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The Things of LifeMateriality in Late Soviet Russia$
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Alexey Golubev

Print publication date: 2020

Print ISBN-13: 9781501752889

Published to Cornell Scholarship Online: May 2021

DOI: 10.7591/cornell/9781501752889.001.0001

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Techno-Utopian Visions of Soviet Intellectuals after Stalin

Techno-Utopian Visions of Soviet Intellectuals after Stalin

Chapter:
(p.19) Chapter 1 Techno-Utopian Visions of Soviet Intellectuals after Stalin
Source:
The Things of Life
Author(s):

Alexey Golubev

Publisher:
Cornell University Press
DOI:10.7591/cornell/9781501752889.003.0002

This chapter explores the link between material objects and the different temporalities of post-Stalinist Soviet society. The chapter looks at the productivist language of late socialism as a discursive framework that inspired and produced Soviet elemental materialism and was itself inspired and reproduced by it. Productivist language linked a vision of the grand Soviet future with technological objects and sought a rational social organization along industrial production and scientific progress. It abducted the imagery of Soviet factories, machines, vehicles, and space rockets, immersed it into the hermetic space of visual and textual representations, and used it to define, for the Soviet symbolic order, the position of the USSR at the cutting edge of technological progress. In this discourse, technologies and technological objects secured the possession of the present and future of human history for Soviet society, as well as ensured the superiority of the USSR in its competition with the Western bloc. The perceived might and transformative agency of Soviet technological objects made them affective for the Soviet public, and they became translated into distinctive discursive practices — vernaculars of the Soviet Techno-Utopianism — that sought to transform the Soviet material world but instead represented rigorous forms of self-making. In addition to affect and its politics, the chapter introduces several other key themes that are discussed in the following chapters, including the idea of making oneself by making things, which Soviet educators and ideologists understood in terms of the development of creativity, and the performativity of objects.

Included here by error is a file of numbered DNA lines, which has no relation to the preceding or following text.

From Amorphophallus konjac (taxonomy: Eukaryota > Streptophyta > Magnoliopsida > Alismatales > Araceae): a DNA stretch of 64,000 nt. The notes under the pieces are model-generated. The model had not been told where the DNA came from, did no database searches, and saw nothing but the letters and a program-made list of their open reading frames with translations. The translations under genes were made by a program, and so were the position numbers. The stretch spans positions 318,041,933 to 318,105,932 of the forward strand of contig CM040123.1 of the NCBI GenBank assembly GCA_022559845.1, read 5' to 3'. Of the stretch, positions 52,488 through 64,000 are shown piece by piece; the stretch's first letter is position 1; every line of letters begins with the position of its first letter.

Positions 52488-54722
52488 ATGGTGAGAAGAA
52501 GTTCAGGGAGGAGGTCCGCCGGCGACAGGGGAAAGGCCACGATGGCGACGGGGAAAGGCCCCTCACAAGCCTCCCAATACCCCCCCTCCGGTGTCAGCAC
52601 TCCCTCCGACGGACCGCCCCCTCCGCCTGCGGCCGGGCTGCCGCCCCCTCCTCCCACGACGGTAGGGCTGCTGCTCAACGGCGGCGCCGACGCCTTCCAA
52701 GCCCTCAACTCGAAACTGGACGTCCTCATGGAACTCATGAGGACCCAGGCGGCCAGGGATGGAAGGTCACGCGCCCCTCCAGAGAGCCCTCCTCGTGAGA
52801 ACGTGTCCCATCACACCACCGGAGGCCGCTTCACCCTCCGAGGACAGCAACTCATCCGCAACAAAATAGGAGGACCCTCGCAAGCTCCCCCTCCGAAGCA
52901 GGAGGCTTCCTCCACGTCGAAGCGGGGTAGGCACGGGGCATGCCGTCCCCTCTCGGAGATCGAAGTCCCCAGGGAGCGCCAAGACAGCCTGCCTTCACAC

Keywords:   post-Stalin, post-Stalinist Soviet society, productivist, late socialism, elemental materialism, Soviet factories, material objects, USSR, Soviet symbolic order

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